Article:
Economic and market themes: 2014-04-21 United States

I have been off since Thursday due to the Easter holiday. But I want to write my traditional Friday post today with a grab bag of different issues I am seeing. I actually just want to focus on the US this time.

United States. As the year began, I was not bearish on the US economy. We were looking at a 2% baseline growth rate due to 1%+ wage growth and incipient releveraging. The potential for a capex-induced uptick made the risk for US data to the upside in my view. As the year began, I was talking about how tightening into frothy markets in the asset-based economy meant pulling forward credit demand and goosing GDP growth as a result.

But then we got disastrous weather that killed demand and hurt the jobs market, so that during January and February, the figures surprised to the downside. Inventory builds and the subpriming of the auto market showed problems in the US that by February could not continue for much longer without an inventory purge. The combination of this weakness and a nascent emerging markets crisis had me predicting lower bond yields, lower stock prices and lower GDP growth in the US when I did my Ten Surprises for 2014. Again, I am (still) looking at a 2% baseline, weakened or strengthened by short-term noise. The noise in January and February was enough to materially weaken the outlook in the US. And the trend was also poor.

The move from QE to forward guidance has always been about normalizing policy. That means tightening. If the Fed tightens into a weakening demand situation as we saw in January and February, the result is a sell-off in markets and reduced credit demand. However, with a 2% baseline strengthened by lower jobless claims, continued releveraging, higher wage growth and/or business capital investment, tightening will pull forward demand and increase GDP growth.

So where does that leave us now? It is hard to say. But I still believe the US could accelerate higher in 2014 now that the EM crisis has passed and if the demand and jobs problems in January and February were all weather-related. That doesn’t mean we are off into a 4%+ growth scenario. But we would be in a 2%+ growth scenario that would support both the real economy and asset prices. I see four key variables:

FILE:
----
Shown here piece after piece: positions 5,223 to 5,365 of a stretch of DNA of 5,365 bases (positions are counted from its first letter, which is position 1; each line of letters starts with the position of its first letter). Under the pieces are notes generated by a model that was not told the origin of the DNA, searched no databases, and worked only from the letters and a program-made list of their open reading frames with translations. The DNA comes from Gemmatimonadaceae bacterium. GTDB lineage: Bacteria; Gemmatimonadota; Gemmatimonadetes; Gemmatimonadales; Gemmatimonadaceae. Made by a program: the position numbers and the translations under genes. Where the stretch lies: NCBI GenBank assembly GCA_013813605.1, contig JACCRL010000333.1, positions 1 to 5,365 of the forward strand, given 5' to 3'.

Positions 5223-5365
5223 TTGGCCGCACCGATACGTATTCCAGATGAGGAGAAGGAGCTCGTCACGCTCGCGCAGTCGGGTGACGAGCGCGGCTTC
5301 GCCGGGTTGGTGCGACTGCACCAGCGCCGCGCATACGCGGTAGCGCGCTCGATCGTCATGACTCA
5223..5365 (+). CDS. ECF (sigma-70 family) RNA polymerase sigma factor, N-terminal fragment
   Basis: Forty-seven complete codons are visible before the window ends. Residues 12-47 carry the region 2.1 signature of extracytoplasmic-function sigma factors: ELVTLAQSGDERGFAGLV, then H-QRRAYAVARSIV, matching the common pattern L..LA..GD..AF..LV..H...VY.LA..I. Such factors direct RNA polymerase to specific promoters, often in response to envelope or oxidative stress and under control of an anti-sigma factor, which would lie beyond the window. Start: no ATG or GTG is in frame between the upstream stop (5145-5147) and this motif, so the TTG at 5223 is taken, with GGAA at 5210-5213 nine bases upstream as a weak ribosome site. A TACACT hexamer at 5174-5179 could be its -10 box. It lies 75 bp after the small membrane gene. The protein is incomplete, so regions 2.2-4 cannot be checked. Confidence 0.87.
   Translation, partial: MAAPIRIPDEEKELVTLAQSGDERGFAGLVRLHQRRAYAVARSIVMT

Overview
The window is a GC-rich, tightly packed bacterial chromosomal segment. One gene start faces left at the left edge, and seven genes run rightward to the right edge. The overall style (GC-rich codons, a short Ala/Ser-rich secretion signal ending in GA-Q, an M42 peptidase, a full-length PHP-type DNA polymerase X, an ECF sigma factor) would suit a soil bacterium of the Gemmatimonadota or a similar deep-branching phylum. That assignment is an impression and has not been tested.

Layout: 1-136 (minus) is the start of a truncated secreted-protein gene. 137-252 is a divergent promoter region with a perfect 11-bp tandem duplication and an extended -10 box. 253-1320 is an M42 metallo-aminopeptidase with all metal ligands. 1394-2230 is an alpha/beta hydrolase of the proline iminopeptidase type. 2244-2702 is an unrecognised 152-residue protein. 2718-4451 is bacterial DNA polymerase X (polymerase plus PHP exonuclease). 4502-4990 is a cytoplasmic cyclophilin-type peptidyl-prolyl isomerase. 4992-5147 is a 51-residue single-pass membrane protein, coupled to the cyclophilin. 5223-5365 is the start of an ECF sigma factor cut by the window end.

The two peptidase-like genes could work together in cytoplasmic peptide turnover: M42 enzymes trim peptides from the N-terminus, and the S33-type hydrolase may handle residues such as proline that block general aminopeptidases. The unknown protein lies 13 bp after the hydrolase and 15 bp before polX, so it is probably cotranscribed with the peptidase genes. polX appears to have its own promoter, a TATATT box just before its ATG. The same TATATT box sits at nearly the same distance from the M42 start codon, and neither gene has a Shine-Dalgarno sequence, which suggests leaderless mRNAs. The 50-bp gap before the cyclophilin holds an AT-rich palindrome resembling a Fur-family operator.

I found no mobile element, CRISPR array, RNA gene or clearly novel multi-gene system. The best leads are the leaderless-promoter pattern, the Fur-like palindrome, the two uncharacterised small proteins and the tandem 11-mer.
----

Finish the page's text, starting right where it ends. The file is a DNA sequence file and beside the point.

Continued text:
• Jobs. I am using the y-o-y change in initial jobless claims as a proxy for the jobs market. If jobless claims rise, then it shows a business cycle that is nearing an end or a mid-cycle slowing like 1994 for example. If jobless claims decline that is a sign of a tightening labor market, especially at these cycle low 300k levels.
  • Releveraging. There is some truth to the secular stagnation meme. Basically, as soon as real wages rise, the Fed gets spooked about the prospect for inflation and tightens. So real wages have gone nowhere for a generation except during the Clinton days, buoyed by the TMT bubble that ended in 3.9% unemployment. The US has been able to overcome this by relying on rising household debt levels and declining interest rates, which together have added credit at a relatively benign level of debt servicing costs. Likely, rates will remain relatively low, giving households room for releveraging, adding to credit demand and growth.
  • Capex. So far this cycle, businesses have not added to GDP growth by boosting capex. To the degree we have seen credit growth in the business sector, much of it has been of a financial engineering variety, with businesses locking in low debt levels as they take on debt and buy back shares, boosting earnings in the process. What we would like to see is GDP growth-stimulating business investment. I believe capex will be a big signal because it shows business confidence that will boost GDP growth through not just capex but likely higher jobs or wages.
  • Wages. And the last thing to look for here is wage growth because that’s going to be the source of sustainable secular momentum that is not dependent on releveraging or an increase in labor participation or the work force. Watc for the Fed’s reaction function on this front. Yellen seems to suggest she wants to allow wage and job growth to take form at the risk of consumer price inflation, especially because the CPI remains muted. But, in the past, the Fed has snuffed out recoveries when wage growth accelerated. The big exception was the late 1990s – and that led to a massive equity bubble.

The US economy is not near recession. It is putting along at the 2% level and could see a material uptick in this level if the four variables outlined before come to assistance. But the US is still excessively dependent on an asset-based economic model that is unsustainable. if the US economy turns up, expect asset prices to move into bubble territory, presaging a crash and financial difficulties. If the US were not over-reliant on monetary policy via tight fiscal, loose monetary we might see wage growth without asset price growth. Instead we are seeing asset price growth without wage growth. And when wage growth does appear, asset prices will move into bubble territory.

Steady as she goes though… for now.

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